A caricature of the AAUP.

17 07 2008

As the President of our campus chapter of the American Association of University Professors (AAUP), I read this profile of national President Cary Nelson as soon as I saw it this morning. Here’s the only part that really bothered me:

The AAUP still has outside critics, too, like Anne Neal of the American Council of Trustees and Alumni, who believe the organization is too concerned with protecting faculty teaching rights at all costs, even if students don’t hear all viewpoints. She argues for more emphasis on faculty accountability and responsibility.

“The AAUP itself needs to become more clear on what academic freedom means,” she said. “It’s not anything goes.”

It took me less than two minutes to assure myself that Anne Neal has no idea what she’s talking about. From the AAUP’s 1940 Statement of Principles:

Academic freedom is essential to these purposes and applies to both teaching and research. Freedom in research is fundamental to the advancement of truth. Academic freedom in its teaching aspect is fundamental for the protection of the rights of the teacher in teaching and of the student to freedom in learning. It carries with it duties correlative with rights.

[Emphasis added]

So much for “anything goes,” but what are those duties?:

College and university teachers are citizens, members of a learned profession, and officers of an educational institution. When they speak or write as citizens, they should be free from institutional censorship or discipline, but their special position in the community imposes special obligations. As scholars and educational officers, they should remember that the public may judge their profession and their institution by their utterances. Hence they should at all times be accurate, should exercise appropriate restraint, should show respect for the opinions of others, and should make every effort to indicate that they are not speaking for the institution.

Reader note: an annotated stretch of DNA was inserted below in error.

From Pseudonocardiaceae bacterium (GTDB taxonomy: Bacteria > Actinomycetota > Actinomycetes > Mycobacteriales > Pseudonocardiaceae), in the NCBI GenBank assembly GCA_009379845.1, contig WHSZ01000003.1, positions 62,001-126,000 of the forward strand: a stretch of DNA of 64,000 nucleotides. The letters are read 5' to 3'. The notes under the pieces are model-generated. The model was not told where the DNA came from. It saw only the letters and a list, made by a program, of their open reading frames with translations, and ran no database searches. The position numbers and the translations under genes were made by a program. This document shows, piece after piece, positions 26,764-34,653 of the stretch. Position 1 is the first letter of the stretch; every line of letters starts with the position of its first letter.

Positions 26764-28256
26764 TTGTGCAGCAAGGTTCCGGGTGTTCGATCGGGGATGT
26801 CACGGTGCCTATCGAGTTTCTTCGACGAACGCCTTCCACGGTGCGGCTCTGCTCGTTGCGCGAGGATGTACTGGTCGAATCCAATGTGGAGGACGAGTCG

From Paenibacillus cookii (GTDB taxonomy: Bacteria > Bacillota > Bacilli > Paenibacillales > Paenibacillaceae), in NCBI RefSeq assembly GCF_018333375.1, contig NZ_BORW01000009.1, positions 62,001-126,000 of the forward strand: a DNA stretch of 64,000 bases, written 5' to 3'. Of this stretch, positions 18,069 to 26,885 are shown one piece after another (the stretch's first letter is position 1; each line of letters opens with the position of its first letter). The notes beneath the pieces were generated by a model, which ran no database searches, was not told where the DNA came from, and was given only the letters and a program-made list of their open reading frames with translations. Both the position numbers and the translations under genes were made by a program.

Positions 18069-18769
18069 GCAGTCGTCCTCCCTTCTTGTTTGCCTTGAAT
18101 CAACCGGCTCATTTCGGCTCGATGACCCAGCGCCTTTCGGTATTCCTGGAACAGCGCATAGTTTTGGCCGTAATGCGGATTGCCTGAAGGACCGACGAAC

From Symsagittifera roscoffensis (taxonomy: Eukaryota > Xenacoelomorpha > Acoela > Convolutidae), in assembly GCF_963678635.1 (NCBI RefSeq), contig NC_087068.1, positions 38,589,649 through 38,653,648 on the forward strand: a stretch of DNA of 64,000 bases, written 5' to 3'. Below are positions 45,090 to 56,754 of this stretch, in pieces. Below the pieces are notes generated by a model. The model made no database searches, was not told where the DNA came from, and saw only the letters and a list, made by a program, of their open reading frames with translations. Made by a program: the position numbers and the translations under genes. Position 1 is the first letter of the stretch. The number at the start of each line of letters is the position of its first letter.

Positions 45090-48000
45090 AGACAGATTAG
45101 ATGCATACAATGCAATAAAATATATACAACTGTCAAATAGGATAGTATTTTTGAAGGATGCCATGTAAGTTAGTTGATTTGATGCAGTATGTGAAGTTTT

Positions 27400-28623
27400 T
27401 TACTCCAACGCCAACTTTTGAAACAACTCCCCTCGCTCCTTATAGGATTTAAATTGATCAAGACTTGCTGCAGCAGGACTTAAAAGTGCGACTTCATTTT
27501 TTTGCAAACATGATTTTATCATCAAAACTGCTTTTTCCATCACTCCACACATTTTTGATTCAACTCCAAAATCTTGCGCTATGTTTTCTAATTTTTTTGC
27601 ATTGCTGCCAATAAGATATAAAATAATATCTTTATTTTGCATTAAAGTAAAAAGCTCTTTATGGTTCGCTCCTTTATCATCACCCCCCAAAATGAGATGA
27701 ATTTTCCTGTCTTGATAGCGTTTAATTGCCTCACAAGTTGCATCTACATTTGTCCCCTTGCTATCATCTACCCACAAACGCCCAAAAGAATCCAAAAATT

Frank Donoghue, who I keep referring to these days, explains that that language is actually a compromise. It seems like a reasonable one to me. Academic Freedom is not an excuse to be a self-absorbed, narcissistic schmuck.

Why is this unclear to Anne Neal?




2 responses

17 07 2008

“students don’t hear all viewpoints” is usually code for pushing right wing ideology. For example, creationism is one of the points that the right feels students are not being adequately exposed to. The biased profs who teach only Darwin are at fault.

Sometimes it is code for the opposite, the student are hearing positions that the right doesn’t want them to learn. This is the same trick that is used to distort the record of the courts and the press, both of which are claimed to have a “liberal” bias.

Here’s some info about Ms. Neal

17 07 2008

Here’s something about her organization as well:

Notice the number of neo-cons on their national council. I’m sure a bit more digging would reveal who is paying the bills.

This too:

(you need an account to read the whole thing)

A Not-So-Professorial Watchdog

Anne Neal has never worked at a college, but she has become a leading critic of left-wing faculty members

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